Marita Moloney
Marita Moloney

14.51 10 Jul 2021


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On this week's 'Parenting' segment on the Moncrieff show, one listener sought advice on what to do about their two-year-old daughter who clamps her mouth shut every time she's asked to brush her teeth

Joanna Fortune, a psychotherapist specialising in child and adult psychotherapy, offered some guidance.

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Parenting: 'My child refuses to brush her teeth...what can I do?'

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Listener question

My two-year-old daughter refuses to brush her teeth. She clamps her mouth shut every time we come near her with a toothbrush.

We have to hold her down to brush her teeth and it's very stressful and upsetting for everybody. 

Any suggestions on how to encourage her to brush her teeth?

Joanna Fortune's advice

"It's very difficult to reason, rationalise, cajole, convince, a two-year-old because that's not how their brains are wired so this is actually not easy at all. The one thing I'm going to say is, when you talk about holding her down and it being stressful, I'm definitely going to say stop doing that. It's only going to upset you all and it won't achieve the change you're hoping for. You're going, 'the end game is her teeth are brushed', but at what cost.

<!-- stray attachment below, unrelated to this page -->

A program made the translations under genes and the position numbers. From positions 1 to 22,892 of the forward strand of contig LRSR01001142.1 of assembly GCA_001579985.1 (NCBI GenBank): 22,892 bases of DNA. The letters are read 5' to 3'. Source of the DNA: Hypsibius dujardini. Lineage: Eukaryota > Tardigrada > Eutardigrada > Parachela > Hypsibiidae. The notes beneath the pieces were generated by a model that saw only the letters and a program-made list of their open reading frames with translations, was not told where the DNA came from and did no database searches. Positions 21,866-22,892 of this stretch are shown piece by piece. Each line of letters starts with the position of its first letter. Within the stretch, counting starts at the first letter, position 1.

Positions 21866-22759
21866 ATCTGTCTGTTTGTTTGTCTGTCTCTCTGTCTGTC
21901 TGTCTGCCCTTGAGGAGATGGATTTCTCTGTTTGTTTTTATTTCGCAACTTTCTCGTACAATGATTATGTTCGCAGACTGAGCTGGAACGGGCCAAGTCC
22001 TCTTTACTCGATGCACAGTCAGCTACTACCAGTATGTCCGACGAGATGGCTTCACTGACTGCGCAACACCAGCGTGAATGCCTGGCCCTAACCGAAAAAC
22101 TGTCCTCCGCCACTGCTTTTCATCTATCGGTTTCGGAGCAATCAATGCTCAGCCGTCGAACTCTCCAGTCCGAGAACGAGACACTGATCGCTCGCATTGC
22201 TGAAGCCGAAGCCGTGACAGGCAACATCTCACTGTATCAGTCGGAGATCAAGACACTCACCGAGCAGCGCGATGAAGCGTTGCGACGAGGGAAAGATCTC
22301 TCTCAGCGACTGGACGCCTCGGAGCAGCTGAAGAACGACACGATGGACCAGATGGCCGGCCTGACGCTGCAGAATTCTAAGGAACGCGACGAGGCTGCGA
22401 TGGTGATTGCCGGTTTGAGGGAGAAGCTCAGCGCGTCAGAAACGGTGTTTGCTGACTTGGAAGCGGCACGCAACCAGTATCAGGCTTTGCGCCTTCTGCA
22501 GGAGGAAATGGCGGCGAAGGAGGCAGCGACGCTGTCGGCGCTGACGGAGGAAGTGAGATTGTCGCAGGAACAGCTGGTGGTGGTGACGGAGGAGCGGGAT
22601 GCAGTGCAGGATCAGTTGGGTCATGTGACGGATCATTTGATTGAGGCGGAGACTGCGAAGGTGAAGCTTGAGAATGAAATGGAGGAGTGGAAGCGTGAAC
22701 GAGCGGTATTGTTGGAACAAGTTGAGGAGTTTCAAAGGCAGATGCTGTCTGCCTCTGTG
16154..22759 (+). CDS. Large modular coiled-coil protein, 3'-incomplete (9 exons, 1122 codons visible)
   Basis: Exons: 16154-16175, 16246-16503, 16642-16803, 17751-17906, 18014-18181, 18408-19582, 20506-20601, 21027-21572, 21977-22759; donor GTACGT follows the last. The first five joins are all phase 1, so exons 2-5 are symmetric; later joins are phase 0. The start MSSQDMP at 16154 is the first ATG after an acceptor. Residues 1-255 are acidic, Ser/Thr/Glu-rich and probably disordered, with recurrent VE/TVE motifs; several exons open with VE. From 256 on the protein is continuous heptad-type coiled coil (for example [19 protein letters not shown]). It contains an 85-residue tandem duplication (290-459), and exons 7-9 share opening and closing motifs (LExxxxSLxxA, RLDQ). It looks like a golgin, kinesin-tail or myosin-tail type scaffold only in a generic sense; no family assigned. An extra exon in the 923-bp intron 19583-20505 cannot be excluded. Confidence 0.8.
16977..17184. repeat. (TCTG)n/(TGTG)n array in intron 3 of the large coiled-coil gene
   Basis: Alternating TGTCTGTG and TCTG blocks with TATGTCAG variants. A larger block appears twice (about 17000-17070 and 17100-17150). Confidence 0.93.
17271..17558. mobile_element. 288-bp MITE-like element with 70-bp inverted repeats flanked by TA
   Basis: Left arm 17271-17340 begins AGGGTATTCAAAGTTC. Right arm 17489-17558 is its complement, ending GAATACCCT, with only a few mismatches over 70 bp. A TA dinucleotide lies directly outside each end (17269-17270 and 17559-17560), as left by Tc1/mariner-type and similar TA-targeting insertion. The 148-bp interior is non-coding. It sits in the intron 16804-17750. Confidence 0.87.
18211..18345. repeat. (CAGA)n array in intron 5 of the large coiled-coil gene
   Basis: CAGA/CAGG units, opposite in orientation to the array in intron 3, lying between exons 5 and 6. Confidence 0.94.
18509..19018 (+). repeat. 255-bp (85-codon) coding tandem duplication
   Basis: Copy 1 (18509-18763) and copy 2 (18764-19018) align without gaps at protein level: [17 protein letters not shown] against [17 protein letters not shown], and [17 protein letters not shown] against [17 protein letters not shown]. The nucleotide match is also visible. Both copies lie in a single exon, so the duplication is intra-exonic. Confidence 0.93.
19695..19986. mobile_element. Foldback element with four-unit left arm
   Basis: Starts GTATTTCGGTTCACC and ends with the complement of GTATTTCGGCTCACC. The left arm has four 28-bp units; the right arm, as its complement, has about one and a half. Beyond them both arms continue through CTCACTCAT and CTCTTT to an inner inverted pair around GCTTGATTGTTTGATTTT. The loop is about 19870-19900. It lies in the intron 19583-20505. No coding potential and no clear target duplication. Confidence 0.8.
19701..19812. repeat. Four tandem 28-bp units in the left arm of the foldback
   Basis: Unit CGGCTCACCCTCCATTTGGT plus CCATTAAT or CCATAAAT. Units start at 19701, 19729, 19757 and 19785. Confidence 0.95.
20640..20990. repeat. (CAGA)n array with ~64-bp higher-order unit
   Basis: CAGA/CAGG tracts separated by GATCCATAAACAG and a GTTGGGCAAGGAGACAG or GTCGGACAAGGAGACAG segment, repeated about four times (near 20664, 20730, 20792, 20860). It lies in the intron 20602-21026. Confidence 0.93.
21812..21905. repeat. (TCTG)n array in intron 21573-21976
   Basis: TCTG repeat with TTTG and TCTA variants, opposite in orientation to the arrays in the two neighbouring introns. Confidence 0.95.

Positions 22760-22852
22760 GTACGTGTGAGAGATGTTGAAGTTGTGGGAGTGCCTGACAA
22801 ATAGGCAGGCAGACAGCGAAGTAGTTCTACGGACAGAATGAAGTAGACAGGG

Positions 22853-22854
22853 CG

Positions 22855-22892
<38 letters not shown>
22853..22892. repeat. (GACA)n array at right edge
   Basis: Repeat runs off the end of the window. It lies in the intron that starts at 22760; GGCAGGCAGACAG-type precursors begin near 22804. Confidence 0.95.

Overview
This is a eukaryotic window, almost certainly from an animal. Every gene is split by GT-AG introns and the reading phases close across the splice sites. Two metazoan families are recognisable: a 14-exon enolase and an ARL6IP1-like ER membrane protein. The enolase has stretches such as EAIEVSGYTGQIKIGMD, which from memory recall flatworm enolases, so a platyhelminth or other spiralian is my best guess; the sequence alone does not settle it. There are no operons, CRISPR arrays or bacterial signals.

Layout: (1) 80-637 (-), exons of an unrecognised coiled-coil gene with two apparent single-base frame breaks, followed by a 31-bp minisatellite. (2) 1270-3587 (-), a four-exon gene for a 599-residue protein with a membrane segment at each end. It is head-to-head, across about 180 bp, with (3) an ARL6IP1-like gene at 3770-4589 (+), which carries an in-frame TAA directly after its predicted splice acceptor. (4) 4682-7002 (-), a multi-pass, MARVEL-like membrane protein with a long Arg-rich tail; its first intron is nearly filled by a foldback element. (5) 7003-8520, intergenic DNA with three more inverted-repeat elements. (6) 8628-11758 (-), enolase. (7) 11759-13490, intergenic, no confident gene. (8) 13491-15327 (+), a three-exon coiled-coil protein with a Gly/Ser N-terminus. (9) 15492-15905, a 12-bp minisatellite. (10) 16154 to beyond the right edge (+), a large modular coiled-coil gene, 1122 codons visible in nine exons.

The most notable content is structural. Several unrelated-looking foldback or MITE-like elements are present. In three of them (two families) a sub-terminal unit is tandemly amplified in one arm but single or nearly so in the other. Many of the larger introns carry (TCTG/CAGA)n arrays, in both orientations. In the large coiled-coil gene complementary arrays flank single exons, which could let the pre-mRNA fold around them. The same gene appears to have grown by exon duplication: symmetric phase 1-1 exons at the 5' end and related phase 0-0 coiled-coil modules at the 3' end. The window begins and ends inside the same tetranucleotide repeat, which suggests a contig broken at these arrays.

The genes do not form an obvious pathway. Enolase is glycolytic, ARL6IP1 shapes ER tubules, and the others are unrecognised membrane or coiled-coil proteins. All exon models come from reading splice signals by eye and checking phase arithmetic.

"Is it that an association comes in that every time she sees a toothbrush she goes into this anticipatory state of, 'Oh my goodness, you're going to restrain me, this is going to be awful', and you get that anticipation and that high emotional charge around something that will be a feature of her daily life. So I would move away from that.

"There's a couple of practical things you could do, one of which you could consider booking an appointment with the pediatric dentist who is very accustomed to working with two-year-olds and negotiating these boundaries and coming in and hearing it from somebody else can be really helpful for children. You could definitely do that but give them a heads up on how resistant she is.

File photo. Credit: David Cheskin / PA

"Other than that you could get two or three toothbrushes, you can get these really nice ones that have lids on them that are different animal heads. You could have two or three of those and get her to pick her own brush so there's that little bit of autonomy. I would also let her hold the brush, have a look at it, play with it, put it in her mouth without you forcing it. You get your brush and put it in your mouth and invite her to mirror what you're doing.

"What you're trying to do is break down the resistance to her even putting the brush in her mouth. You could also try giving her the wet brush and not the toothpaste, just in case it's the smell or the taste of the toothpaste that she's not enjoying because at that age if they don't spit it out they're going to swallow it. So give her the wet brush because that's better than her not washing them. Definitely let her see you do it, normalise it, and try and bring a bit of fun and playfulness into it."

Main image: File photo. Credit: Patrick Pleul/DPA/PA Images

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